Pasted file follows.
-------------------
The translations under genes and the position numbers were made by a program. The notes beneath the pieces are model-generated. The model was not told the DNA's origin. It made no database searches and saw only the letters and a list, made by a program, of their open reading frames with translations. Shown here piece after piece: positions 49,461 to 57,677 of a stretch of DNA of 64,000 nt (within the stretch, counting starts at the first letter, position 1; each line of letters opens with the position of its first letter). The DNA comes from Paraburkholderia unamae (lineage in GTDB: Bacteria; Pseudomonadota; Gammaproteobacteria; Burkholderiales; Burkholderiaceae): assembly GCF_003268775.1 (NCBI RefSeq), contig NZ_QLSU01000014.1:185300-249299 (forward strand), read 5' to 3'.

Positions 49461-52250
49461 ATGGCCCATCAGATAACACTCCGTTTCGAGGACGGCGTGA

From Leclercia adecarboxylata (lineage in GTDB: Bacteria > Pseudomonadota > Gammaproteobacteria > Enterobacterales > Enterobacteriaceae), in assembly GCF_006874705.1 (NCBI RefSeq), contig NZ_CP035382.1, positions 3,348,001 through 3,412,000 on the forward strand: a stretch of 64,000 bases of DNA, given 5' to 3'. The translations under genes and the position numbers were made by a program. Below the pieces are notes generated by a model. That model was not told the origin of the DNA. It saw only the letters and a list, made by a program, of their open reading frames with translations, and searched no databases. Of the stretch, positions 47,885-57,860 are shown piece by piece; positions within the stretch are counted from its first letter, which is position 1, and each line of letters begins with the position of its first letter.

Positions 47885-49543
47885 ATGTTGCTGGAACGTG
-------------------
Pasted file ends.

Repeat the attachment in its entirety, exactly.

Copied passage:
The translations under genes and the position numbers were made by a program. The notes beneath the pieces are model-generated. The model was not told the DNA's origin. It made no database searches and saw only the letters and a list, made by a program, of their open reading frames with translations. Shown here piece after piece: positions 49,461 to 57,677 of a stretch of DNA of 64,000 nt (within the stretch, counting starts at the first letter, position 1; each line of letters opens with the position of its first letter). The DNA comes from Paraburkholderia unamae (lineage in GTDB: Bacteria; Pseudomonadota; Gammaproteobacteria; Burkholderiales; Burkholderiaceae): assembly GCF_003268775.1 (NCBI RefSeq), contig NZ_QLSU01000014.1:185300-249299 (forward strand), read 5' to 3'.

Positions 49461-52250
49461 ATGGCCCATCAGATAACACTCCGTTTCGAGGACGGCGTGA

From Leclercia adecarboxylata (lineage in GTDB: Bacteria > Pseudomonadota > Gammaproteobacteria > Enterobacterales > Enterobacteriaceae), in assembly GCF_006874705.1 (NCBI RefSeq), contig NZ_CP035382.1, positions 3,348,001 through 3,412,000 on the forward strand: a stretch of 64,000 bases of DNA, given 5' to 3'. The translations under genes and the position numbers were made by a program. Below the pieces are notes generated by a model. That model was not told the origin of the DNA. It saw only the letters and a list, made by a program, of their open reading frames with translations, and searched no databases. Of the stretch, positions 47,885-57,860 are shown piece by piece; positions within the stretch are counted from its first letter, which is position 1, and each line of letters begins with the position of its first letter.

Positions 47885-49543
47885 ATGTTGCTGGAACGTG